Swags as camp bedding
Swags and a comfortable nights sleep
For the vehicle based traveller or camper, the swag has long been the best option as a sleeping platform. Basically a canvas sack containing your blankets and a thin mattress, it is simply rolled up when stored and unrolled again when needed.
After years of camping, I have found the swag, if I am travelling alone, to be the easiest and most comfortable way of achieving a good night’s sleep, no matter the weather. Swags now though, are no longer just the roll of canvas thrown onto the ground. Most have a two or three hoop system that effectively turns the swag into a cross between a small tent and a cocoon. This has the advantage of keeping the canvas away from your body.
Traditionally you would roll your swag onto the ground, crawl in, pull the canvas and blankets over your head and settle in for the night. This was fine if the weather was cold but it could become extremely hot and uncomfortable otherwise. If it was too warm to have the canvas over your head, you would pull it back so you were exposed to the elements. This meant you would attract the attention of mosquitoes and other undesirable creepy crawlies.
The next step in swag evolution was the insect free mesh. This was sewn into the swag so the canvas could be pulled back, leaving you covered with only the insect proof mesh. This was an improvement but having that mesh sitting against your body could become annoying.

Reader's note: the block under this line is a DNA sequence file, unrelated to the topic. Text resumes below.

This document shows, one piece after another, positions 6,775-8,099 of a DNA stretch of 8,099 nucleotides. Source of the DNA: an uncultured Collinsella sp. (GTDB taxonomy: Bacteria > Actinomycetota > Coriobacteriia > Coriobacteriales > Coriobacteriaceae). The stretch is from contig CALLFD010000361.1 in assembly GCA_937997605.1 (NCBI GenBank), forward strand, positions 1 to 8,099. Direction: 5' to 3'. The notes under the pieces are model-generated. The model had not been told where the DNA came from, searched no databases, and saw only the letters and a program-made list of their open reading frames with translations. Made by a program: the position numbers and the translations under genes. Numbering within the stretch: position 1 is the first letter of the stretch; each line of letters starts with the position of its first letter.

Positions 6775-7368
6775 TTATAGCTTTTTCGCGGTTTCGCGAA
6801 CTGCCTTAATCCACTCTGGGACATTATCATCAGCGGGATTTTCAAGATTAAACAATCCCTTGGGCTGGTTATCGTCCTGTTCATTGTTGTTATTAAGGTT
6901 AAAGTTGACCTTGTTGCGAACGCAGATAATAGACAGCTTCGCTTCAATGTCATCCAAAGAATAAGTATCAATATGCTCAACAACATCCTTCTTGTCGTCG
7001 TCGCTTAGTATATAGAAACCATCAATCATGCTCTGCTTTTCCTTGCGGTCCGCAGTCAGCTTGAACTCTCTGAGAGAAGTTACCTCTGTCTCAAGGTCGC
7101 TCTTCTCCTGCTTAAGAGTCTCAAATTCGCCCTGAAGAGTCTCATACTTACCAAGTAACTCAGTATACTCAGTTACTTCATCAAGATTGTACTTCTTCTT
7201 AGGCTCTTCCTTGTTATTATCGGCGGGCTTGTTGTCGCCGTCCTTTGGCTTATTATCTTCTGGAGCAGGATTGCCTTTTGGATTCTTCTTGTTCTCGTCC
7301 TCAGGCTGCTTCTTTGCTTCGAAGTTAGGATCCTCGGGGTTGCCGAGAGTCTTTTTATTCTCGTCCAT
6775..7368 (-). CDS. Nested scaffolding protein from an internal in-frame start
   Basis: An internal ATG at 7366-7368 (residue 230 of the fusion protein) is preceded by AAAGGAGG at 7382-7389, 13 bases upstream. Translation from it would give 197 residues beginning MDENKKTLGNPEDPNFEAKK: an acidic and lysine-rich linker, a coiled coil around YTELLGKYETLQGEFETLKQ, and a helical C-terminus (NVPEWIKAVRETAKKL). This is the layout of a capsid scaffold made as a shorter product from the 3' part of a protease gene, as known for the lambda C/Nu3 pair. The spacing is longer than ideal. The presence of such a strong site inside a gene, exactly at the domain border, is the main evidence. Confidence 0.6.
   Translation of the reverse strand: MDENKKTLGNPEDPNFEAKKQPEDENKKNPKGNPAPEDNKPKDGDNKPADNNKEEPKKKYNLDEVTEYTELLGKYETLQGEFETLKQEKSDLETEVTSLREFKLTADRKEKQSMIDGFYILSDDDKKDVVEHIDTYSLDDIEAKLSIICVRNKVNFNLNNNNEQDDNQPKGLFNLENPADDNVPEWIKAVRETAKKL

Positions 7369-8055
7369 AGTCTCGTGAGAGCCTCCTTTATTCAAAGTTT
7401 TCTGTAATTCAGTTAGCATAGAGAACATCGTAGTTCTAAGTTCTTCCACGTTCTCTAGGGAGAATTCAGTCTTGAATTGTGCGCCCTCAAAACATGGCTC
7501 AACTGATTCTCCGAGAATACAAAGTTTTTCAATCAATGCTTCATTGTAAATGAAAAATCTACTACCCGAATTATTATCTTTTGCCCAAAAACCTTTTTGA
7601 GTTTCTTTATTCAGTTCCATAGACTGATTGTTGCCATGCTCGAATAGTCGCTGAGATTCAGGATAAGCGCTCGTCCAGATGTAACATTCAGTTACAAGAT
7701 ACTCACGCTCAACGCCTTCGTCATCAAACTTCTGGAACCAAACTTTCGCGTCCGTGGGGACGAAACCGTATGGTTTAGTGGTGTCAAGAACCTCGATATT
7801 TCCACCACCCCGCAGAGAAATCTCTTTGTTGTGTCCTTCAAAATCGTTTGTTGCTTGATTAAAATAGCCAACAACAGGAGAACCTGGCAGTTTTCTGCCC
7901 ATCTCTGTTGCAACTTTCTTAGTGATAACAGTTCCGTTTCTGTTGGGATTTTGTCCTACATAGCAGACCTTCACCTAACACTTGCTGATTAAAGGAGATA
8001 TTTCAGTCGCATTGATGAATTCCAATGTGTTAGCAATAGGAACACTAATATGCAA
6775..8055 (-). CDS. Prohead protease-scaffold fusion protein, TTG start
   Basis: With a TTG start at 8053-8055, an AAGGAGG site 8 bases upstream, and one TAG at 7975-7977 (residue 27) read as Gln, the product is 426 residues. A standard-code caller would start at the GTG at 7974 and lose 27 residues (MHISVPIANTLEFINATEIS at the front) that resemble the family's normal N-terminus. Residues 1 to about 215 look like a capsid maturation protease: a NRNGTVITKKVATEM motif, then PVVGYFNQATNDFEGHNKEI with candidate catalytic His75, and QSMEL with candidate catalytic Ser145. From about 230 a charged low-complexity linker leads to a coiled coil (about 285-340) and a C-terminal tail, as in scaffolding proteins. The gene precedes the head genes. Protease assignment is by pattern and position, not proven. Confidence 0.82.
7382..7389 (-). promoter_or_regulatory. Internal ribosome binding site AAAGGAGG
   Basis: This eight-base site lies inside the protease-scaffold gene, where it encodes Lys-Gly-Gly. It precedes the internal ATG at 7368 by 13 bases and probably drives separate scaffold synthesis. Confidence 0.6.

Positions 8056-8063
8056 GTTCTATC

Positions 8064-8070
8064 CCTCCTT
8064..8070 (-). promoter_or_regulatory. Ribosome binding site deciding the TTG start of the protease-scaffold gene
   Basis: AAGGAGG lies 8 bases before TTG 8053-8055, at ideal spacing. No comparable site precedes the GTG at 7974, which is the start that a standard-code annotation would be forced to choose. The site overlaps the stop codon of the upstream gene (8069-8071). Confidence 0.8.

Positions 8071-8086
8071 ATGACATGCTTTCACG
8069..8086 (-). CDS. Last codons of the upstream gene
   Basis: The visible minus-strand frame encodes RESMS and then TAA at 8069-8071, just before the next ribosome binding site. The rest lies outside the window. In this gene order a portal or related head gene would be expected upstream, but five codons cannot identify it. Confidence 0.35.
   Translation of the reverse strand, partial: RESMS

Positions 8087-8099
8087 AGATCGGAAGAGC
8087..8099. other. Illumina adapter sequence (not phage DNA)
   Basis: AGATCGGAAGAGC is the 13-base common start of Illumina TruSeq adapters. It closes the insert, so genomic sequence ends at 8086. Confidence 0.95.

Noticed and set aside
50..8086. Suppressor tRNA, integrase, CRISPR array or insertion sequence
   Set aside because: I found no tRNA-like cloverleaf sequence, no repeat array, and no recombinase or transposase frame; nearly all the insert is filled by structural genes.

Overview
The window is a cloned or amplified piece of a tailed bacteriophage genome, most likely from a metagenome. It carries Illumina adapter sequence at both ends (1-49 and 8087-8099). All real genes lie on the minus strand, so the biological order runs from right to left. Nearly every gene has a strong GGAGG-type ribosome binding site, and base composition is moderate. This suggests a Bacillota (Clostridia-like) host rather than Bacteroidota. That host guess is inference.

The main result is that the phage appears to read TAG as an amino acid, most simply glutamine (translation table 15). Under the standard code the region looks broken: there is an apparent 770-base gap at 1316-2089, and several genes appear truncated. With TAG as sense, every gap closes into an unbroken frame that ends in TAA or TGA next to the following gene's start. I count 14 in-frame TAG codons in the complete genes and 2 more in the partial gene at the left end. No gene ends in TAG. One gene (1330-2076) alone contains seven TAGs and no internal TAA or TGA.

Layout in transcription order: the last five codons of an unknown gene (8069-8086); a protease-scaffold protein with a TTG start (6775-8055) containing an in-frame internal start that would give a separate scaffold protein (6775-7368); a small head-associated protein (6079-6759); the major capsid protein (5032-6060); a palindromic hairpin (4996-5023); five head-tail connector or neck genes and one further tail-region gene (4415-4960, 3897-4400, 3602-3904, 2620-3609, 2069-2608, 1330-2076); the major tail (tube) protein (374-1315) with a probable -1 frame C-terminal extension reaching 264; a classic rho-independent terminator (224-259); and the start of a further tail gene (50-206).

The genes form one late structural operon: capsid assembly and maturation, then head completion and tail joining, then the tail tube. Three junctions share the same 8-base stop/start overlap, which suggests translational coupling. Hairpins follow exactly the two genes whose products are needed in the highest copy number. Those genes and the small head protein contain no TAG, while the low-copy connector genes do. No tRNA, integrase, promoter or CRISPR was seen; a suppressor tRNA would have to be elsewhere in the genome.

Now swags usually have two or three hoops; one at each end and, sometimes, one in the middle. The two ends are pegged, keeping the hoops upright and the canvas taut. The base of the swag is also pegged. The top layer of canvas unzips revealing a layer of insect proof mesh. This unzips also allowing access to the swag. The mattresses provided are usually top quality, insulated and quite thick. A quality sleeping bag and pillow are all that is required to ensure good night sleep.
Most will allow the canvas behind your head to be unzipped to let the air circulate, along with the canvas at your feet. The model I have allows both the canvas and the mesh to be unzipped at the head of the swag, which can be another access point. I have these two sections unzipped in all but the coldest weather.
The canvas is an excellent insulator against the cold. Combined with the insulated mattress you are unlikely to feel any cold seeping in beneath you. In the warmer weather, the entire canvas covering can be unzipped and you can sleep underneath the stars with only the mesh between you and them. You could unzip the mesh too, but here in South Australia, this would mean mosquitoes and spiders – and I don’t like either.
Although this type of swag takes a little longer to set up than the traditional swag, the effort is worth it and the time still negligible when compared to the time taken to put up a tent.
The only negative in camping with swags is the storage space they occupy. Once rolled up, they demand a fair bit of room in your vehicle and in your shed at home. This is not a problem if you are travelling alone, but two or three people all with swags will take some planning in the transportation department. Of course, if you have a ‘ute’ as is often the case here in Australia, this is not going to be an issue.
Swags are also ideal if a number of one night stops are planned, due to their ease of setting up. They are also easy to erect in the dark if necessary.
If you are a regular outback or bush traveller, or a camper who likes to go it alone, then a swag is by far and away the simplest accommodation option. A quality swag will keep you warm and dry in the cold weather and provides an insect proof shelter in the warmer weather. A well eared rest is virtually guaranteed.